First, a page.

Rare images of dolphins help scientists crack the mystery of marine mammal communication

connectVideoWATCH: Dolphins greeted paddle border with a friendly bump

An observer was waiting for the movie surfers when he noticed a school of dolphins trying to chase fish off the coast of Gracetown, Australia. When the holder of twenty or so dolphins turned to catch a wave, a dolphin jumped up and hit a stand up paddle boarder right out of his board of directors with a friendly bump!

Brazil Araguaian river dolphin may not be as big of a loner as researchers previously thought.

The river dolphin species generally referred to as “botos,” were first discovered in 2014. Since then, scientists have been eager to learn more about the mysterious creatures. Just 600 to 1500 are estimated to be in existence in the South American country, the Araguaia-Tocantins River system, per a 2014 study published in the Journal PLOS One.

In contrast to their saltwater brothers and sisters, Araguaian river dolphins were regarded as a shy, solitary animals with “little social structure that would require communication at the University of Vermont, explained in a press release on Thursday.


But a recent expedition to the Brazilian city of Mocajuba changed researchers ‘ conclusions about the species and potential “cracked the code” of how communication has evolved in marine mammals.

Biologists Laura May Collado and Gabriel Melo-Santos of the University of Vermont and the University of St. Andrews in Scotland, respectively, brought a team equipped with underwater cameras and microphones in the Brazilian city of Mocajuba, where botos have been more present. After analysing 20 hours of recordings of the species, the researchers were able to identify 237 types of sounds.

The team’s findings were published in the journal Peer J on Thursday.

Brazil Araguaian river dolphin can be up to 237 different sounds.
(Mark Carwardine/Barcroft Media/Getty Images)

“We find that they deal with each other, and make more noise than previously thought,” Collado said in an online statement. In fact, “their vocal repertoire is very diverse,” she added.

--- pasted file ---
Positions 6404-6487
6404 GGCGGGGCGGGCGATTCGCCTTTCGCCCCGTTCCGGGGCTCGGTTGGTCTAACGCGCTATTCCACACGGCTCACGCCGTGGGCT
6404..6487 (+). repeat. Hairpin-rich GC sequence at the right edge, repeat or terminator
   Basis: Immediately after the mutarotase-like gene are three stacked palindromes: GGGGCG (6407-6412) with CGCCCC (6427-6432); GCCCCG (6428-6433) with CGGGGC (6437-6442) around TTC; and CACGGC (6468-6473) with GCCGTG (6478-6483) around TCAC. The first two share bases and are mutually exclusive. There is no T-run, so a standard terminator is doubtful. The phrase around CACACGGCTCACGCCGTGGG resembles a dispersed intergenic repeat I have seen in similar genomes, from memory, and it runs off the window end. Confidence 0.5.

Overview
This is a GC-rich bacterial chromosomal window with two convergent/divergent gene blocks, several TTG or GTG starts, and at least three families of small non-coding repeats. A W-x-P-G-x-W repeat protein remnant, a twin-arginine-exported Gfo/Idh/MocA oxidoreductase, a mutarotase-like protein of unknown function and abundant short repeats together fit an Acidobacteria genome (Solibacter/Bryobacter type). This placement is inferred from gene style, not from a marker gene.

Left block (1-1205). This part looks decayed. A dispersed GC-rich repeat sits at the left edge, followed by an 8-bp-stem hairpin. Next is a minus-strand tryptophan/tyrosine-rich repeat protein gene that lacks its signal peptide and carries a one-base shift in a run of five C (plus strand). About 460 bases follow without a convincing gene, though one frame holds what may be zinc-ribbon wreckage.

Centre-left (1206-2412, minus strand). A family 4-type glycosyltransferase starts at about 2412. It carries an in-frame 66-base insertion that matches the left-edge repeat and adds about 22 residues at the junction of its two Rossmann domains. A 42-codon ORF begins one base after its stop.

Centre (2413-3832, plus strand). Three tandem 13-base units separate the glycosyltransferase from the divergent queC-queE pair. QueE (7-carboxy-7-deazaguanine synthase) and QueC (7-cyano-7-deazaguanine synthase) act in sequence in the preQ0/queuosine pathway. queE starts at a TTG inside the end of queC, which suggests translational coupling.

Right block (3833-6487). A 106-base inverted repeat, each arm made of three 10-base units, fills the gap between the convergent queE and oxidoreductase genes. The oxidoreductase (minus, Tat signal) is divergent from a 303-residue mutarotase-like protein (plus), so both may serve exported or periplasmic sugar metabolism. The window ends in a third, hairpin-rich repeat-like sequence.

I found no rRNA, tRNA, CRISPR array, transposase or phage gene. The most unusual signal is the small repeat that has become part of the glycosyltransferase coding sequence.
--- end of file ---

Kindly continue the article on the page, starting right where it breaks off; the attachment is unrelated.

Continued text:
“The majority of the studies with Amazon River dolphins, as well as other river dolphins around the world, reported few sounds used for communication,” Melo-Santos added to Gizmodo. “Some studies would even state that botos had a simple communications system composed by low noise types.”

River dolphins actually use the same signature to call, and sounds like their marine counterparts, but they represent different needs.

“It’s exciting; marine dolphins, including the bottlenose dolphin signature whistles for contact, and here we have another sound used by the river dolphins for the same purpose,” said Collado, adding they may even have the opposite purpose — as a signal to keep your distance.

They also have a lower tone than the other dolphins, which researchers believe may have changed, together with their surroundings, which is allegedly threatened by the oil and gas, mining, fisheries, pollution, among other issues.

“There are a lot of obstacles, such as flooded forests and vegetation in their environment, so this signal may have evolved to avoid that the echoes of the vegetation and the improvement of the communication range of mothers and their calves,” Collado added.


Since river dolphins, in general, were documented long before other dolphins, the group of the findings may point to their “language” may have contributed to the calls and the call you hear from marine dolphins today.

In the near future, the researchers hope to delve into the other river dolphin species to see how their communication and to compare it with the botos.

“We can’t say what the evolutionary story is still up and we get to know what sounds are produced by other river dolphins in the Amazon area, and how that relates to what we find,” she says. “We now have all these new questions to explore.”

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